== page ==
You really can’t find a better place for purely pragmatic thinking about energy and climate issues that you can find at The Breakthrough Institute. The relatively small, upstart, environmental think tank has a way of cutting through all of the ideological morass and getting right to what really needs to happen if we want to realistically find solutions that work for our environment, health and economy.
Yesterday’s post on their blog is a great example of their commonsensical approach. In response to a new book called ‘The Climate Fix’, they have this to say:
Historians remind us that most events only become intelligible after the passage of a certain amount of time, and climate policy is no exception. After 20 years of failure to reduce emissions through pollution regulations it is today clear that whether or not humankind does anything about human-caused warming turns centrally on the question of whether or not we invent inexpensive alternatives to traditional fossil fuels.
The failure of the U.N. process in Copenhagen, the fourth failure of cap and trade in the Congress, the ineffectiveness of emissions trading in Europe — these, according to The Climate Fix, were consequences of unworkable public policies colliding with the political economy of cheap fossil energy and the lack of cheap alternatives.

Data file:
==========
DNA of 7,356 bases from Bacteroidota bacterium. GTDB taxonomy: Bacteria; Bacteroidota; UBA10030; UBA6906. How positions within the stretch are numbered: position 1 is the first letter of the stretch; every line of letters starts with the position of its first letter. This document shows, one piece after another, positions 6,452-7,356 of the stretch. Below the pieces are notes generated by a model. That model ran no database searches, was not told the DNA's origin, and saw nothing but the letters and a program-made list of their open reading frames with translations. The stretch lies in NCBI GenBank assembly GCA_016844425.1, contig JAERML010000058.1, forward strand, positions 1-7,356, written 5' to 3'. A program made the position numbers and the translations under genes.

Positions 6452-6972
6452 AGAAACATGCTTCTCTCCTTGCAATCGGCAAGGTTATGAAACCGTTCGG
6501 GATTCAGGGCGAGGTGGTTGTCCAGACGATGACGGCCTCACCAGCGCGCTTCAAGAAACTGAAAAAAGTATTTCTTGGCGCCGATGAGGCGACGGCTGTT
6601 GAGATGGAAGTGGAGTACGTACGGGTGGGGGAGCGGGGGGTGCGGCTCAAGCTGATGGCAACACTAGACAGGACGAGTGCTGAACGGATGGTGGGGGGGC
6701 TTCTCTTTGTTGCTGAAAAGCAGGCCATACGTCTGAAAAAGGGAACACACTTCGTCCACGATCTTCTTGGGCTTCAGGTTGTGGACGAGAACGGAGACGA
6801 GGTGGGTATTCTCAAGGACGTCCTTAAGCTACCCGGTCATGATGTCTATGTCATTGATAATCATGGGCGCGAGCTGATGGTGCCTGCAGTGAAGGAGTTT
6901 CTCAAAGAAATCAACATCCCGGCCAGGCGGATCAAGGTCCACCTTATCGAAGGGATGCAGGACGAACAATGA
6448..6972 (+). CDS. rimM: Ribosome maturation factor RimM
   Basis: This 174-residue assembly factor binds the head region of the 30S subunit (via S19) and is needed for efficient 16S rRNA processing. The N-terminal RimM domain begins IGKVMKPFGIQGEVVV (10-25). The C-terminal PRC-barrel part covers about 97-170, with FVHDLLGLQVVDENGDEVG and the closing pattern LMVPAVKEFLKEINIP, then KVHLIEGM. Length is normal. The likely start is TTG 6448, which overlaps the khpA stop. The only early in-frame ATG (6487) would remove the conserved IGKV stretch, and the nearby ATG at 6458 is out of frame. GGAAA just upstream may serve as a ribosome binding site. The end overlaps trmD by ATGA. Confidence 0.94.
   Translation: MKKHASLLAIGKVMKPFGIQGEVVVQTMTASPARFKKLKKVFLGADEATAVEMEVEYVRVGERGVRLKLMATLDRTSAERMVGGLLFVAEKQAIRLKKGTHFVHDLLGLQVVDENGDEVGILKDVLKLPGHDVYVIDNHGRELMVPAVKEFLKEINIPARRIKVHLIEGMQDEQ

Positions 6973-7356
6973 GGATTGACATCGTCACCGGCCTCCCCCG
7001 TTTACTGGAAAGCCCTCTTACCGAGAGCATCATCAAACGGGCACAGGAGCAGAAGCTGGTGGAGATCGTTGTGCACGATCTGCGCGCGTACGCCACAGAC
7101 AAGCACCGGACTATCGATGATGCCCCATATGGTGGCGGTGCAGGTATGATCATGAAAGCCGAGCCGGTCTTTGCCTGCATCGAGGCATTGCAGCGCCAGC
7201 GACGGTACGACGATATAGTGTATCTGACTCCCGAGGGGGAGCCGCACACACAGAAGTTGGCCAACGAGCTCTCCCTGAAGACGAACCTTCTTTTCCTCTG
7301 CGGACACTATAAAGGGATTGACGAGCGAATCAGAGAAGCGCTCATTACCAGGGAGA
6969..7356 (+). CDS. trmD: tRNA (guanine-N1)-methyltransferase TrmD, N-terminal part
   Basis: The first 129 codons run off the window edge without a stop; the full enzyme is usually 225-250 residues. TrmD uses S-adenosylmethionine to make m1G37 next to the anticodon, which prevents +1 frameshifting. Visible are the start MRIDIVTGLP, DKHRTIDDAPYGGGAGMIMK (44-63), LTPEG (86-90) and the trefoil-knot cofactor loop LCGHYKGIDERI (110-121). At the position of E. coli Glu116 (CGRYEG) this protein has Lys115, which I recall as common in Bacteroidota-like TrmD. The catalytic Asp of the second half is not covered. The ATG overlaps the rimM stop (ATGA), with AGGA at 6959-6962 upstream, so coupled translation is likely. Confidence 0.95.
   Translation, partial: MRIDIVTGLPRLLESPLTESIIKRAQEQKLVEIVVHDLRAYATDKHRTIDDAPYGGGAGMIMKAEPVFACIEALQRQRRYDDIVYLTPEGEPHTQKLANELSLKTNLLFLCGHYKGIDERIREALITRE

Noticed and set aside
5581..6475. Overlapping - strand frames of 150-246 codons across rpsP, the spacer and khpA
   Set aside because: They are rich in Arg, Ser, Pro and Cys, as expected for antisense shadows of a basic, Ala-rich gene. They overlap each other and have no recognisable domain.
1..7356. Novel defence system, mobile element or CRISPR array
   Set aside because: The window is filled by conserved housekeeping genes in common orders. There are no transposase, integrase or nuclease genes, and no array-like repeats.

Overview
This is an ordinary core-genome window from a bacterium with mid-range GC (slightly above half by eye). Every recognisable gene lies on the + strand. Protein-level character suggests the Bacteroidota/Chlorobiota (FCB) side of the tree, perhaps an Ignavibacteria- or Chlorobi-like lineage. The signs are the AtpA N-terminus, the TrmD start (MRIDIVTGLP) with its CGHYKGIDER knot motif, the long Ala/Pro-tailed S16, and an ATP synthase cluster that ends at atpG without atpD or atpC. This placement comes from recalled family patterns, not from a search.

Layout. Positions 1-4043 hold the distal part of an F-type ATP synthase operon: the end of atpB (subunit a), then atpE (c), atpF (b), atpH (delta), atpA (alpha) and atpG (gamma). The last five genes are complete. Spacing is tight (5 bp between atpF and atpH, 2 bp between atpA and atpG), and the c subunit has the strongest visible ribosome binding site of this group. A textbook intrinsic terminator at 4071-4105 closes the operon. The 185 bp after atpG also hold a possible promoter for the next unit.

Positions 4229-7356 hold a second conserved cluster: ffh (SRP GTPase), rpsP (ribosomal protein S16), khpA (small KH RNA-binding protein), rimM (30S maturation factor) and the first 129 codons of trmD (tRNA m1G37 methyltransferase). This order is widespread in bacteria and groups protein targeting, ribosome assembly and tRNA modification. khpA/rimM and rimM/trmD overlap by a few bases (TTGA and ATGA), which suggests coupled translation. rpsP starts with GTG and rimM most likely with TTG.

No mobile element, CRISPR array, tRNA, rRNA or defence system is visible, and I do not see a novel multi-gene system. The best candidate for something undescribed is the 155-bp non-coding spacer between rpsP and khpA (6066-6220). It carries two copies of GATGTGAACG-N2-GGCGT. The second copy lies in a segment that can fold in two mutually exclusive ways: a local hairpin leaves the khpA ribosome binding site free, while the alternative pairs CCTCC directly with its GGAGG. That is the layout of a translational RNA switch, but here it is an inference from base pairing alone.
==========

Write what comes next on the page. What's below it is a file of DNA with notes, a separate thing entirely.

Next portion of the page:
While media attention has tended to focus on the proximate obstacles to climate policy — fearful politicians, corporate resistance, low public concern — the heart of the problem, writes Pielke, Jr., is “the iron law of climate policy”: no nation is going to sacrifice its economic growth for global warming.
While the iron law might seem obvious, it has, for different reasons, been rejected by both political left and right for much of the last 20 years.
Both sides ignore the crux of this issue… for very different reasons. The right wants to deny the need altogether, and the left tries, true to form, to just impose governmental controls, regardless of the economic impact. Both have been failing us, and yet they do not see what is right in front of their faces. The focus needs to be on lowering the cost of energy produced cleanly. Work is being done on this now, and it should be given help.
There are no silver bullets, but a combination of improvements in wind in the short to medium term, and new solar voltaics in the medium to long term, on top of hopeful advances in energy storage and base load power generation like enhanced geothermal and nuclear technology that can actually generate power by eating nuclear waste from other plants… the technology is coming. We just need to push it so it comes in time… and stop quibbling over other things in the mean time.